Dr. Cato T. Laurencin had already earned a PhD in biomedical engineering when he started a fellowship in sports medicine, a job that got him involved in fixing lots of torn knee ligaments known as ACLs.
“It just seemed to me that there might be a better way to be able to approach this,” said Laurencin, now a professor of orthopaedic surgery and director of the Institute for Regenerative Engineering at the UConn Health Center.
Fixing a torn ACL — the anterior cruciate ligament, which keeps the shin bone from sliding out in front of the thigh bone — generally requires implanting tissue from another part of the body. What if, Laurencin wondered, you could instead engineer a ligament that would regenerate?
At the time, Laurencin said, many people didn’t think it would be possible.
But 20 years later, he’s getting closer to doing it. There’s a clinical trial underway to test a new type of ligament Laurencin invented, which has already regenerated ACL tissue in animals. If the trial is successful, Laurencin said the next step would likely be a large clinical trial in the U.S. and seeking approval from the Food and Drug Administration to put the ligament into widespread use.
It’s part of the development of a field Laurencin calls regenerative engineering — research built on the tools made available through tissue engineering, material science, developmental biology and stem cells, aimed at regrowing living tissue.
Like the end of a rope tearing
There are an estimated 200,000 ACL injuries each year, and 100,000 reconstructive surgeries for them.
Typically, a torn ACL won’t heal on its own, so people who are active usually require surgery, said Dr. David Geier, an orthopaedic surgeon and sports medicine specialist in South Carolina and a member of the American Orthopaedic Society for Sports Medicine.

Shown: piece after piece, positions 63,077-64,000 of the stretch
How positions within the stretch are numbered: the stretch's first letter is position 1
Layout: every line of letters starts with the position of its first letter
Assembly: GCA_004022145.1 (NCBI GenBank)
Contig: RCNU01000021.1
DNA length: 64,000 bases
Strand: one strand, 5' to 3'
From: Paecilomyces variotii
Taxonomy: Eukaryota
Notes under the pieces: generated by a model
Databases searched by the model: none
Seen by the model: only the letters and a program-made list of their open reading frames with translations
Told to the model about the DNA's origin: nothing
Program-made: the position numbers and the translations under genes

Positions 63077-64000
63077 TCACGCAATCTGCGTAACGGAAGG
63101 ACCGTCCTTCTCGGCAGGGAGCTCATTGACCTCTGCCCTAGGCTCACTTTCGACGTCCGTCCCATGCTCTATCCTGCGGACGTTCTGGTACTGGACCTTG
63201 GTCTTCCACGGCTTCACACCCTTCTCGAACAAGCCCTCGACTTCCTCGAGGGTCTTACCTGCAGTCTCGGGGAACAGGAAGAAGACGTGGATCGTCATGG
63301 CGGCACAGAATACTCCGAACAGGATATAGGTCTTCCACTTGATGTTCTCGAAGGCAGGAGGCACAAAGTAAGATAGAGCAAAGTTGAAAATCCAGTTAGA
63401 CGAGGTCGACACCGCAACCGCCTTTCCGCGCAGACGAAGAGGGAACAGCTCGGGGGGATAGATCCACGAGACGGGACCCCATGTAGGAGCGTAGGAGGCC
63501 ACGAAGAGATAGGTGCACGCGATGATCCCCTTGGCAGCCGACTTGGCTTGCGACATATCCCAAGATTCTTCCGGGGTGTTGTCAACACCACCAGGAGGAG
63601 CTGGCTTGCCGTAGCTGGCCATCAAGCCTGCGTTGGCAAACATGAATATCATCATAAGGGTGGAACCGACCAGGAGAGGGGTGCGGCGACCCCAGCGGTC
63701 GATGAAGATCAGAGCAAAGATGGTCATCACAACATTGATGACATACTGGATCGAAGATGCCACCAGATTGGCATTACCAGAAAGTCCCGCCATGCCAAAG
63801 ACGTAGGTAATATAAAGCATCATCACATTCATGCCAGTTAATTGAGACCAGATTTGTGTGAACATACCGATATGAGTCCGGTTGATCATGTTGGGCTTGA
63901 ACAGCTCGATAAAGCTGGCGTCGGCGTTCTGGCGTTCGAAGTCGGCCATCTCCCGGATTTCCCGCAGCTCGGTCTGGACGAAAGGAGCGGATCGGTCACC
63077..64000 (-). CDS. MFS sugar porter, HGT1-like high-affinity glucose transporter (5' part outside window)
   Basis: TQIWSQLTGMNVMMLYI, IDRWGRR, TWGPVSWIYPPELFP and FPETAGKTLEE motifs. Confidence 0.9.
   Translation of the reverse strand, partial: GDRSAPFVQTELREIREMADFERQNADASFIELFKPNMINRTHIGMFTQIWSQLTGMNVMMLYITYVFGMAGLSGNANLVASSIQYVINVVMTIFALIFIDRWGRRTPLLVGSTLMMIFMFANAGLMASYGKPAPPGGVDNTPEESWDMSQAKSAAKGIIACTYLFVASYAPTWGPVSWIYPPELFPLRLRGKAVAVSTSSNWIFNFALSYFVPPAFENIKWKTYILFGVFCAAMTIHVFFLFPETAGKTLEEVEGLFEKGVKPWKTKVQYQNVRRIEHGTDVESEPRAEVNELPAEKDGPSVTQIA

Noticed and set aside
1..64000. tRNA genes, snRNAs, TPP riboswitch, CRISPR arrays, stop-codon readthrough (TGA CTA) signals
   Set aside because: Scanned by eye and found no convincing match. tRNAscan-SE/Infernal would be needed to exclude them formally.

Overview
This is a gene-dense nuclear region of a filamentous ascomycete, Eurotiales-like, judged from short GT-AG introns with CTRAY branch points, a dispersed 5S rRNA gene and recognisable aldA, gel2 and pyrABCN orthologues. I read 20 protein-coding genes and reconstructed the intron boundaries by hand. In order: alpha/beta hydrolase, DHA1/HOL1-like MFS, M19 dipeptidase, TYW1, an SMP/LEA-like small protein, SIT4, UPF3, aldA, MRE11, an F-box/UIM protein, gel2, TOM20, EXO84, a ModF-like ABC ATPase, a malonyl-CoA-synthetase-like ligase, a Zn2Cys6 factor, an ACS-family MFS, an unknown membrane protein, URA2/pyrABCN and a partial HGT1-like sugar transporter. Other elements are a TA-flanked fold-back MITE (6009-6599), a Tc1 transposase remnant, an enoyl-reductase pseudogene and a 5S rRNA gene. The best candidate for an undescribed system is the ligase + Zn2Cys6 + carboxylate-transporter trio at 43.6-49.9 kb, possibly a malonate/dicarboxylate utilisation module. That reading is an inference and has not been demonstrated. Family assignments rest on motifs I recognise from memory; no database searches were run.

But a surgeon can’t just sew the torn ligament back together. “It’s sort of like the end of a rope tearing. It’s not like a clean break,” Geier said. “There’s nothing really to sew back together.”
Instead, surgeons use other tissue to replace the ACL, typically from tendons taken from the hamstring or another part of the knee. It’s more common to use a patient’s own tendon, especially among athletes, Geier said, although tissue from cadavers can also be used, particularly for less active patients.
Success of the surgery is often described in terms of how common it is for patients to return to sports, and Geier said studies have offered varied pictures. Some have found that around 90 percent of patients return to sports one year after the surgery, while others show the rate is closer to 50 to 70 percent.
Geier, who is not involved in Laurencin’s research, said the techniques for ACL repair have been tweaked, but the overall method hasn’t changed significantly in the past two to three decades.
“If there’s a way that makes procedures less invasive or [to] create something that makes the ACL heal on its own, that would be a huge break,” Geier said.
Making the body heal itself
In a patient with a torn ACL, the stump that remains contains a storehouse of nutrients and stem cells, which have the potential to grow into new tissue. Laurencin’s method involves using those cells and others that are already present, by placing a specially engineered “matrix” where the ligament should be. Cells can attach to it, creating new tissue.
“In many ways, we utilize the patient’s own body as a bioreactor, if you will, to be able to make the tissue,” Laurencin said.
It took years to create the matrix, which had to have the right mechanical and chemical properties to allow for regeneration. Laurencin worked on it with James Cooper, a former PhD student who is now a professor at Rensselaer Polytechnic Institute in New York.
The matrix, the L-C Ligament, is named for Laurencin and Cooper.
Research in rabbits showed that the matrix could regenerate an ACL. For the past two years, it was studied in sheep. The clinical trial in humans began in the Netherlands in June.
The L-C Ligament is designed to provide support for the knee as soon as it’s implanted. It takes between a year and 18 months to fully regenerate an ACL, Laurencin said.
The device was recently patented. The patent-holder is Soft Tissue Regeneration, a New Haven-based company Laurencin co-founded. The company has received funding from the state’s Connecticut Innovations, which gives the state a share of the company.
“We’re very excited about it,” Laurencin said.